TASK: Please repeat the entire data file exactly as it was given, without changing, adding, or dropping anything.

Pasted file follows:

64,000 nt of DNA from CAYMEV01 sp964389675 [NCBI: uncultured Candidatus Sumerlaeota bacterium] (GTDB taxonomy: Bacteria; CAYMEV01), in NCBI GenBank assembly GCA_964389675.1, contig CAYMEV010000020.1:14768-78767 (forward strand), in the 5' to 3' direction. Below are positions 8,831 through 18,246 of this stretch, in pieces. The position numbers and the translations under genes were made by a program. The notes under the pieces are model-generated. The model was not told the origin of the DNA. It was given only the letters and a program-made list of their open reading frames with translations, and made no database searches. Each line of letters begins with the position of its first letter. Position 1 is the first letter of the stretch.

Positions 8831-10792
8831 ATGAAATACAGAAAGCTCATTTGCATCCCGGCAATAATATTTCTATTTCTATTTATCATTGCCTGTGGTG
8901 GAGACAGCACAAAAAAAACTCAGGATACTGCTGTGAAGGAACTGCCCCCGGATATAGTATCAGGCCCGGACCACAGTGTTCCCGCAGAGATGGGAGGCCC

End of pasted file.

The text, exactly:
64,000 nt of DNA from CAYMEV01 sp964389675 [NCBI: uncultured Candidatus Sumerlaeota bacterium] (GTDB taxonomy: Bacteria; CAYMEV01), in NCBI GenBank assembly GCA_964389675.1, contig CAYMEV010000020.1:14768-78767 (forward strand), in the 5' to 3' direction. Below are positions 8,831 through 18,246 of this stretch, in pieces. The position numbers and the translations under genes were made by a program. The notes under the pieces are model-generated. The model was not told the origin of the DNA. It was given only the letters and a program-made list of their open reading frames with translations, and made no database searches. Each line of letters begins with the position of its first letter. Position 1 is the first letter of the stretch.

Positions 8831-10792
8831 ATGAAATACAGAAAGCTCATTTGCATCCCGGCAATAATATTTCTATTTCTATTTATCATTGCCTGTGGTG
8901 GAGACAGCACAAAAAAAACTCAGGATACTGCTGTGAAGGAACTGCCCCCGGATATAGTATCAGGCCCGGACCACAGTGTTCCCGCAGAGATGGGAGGCCC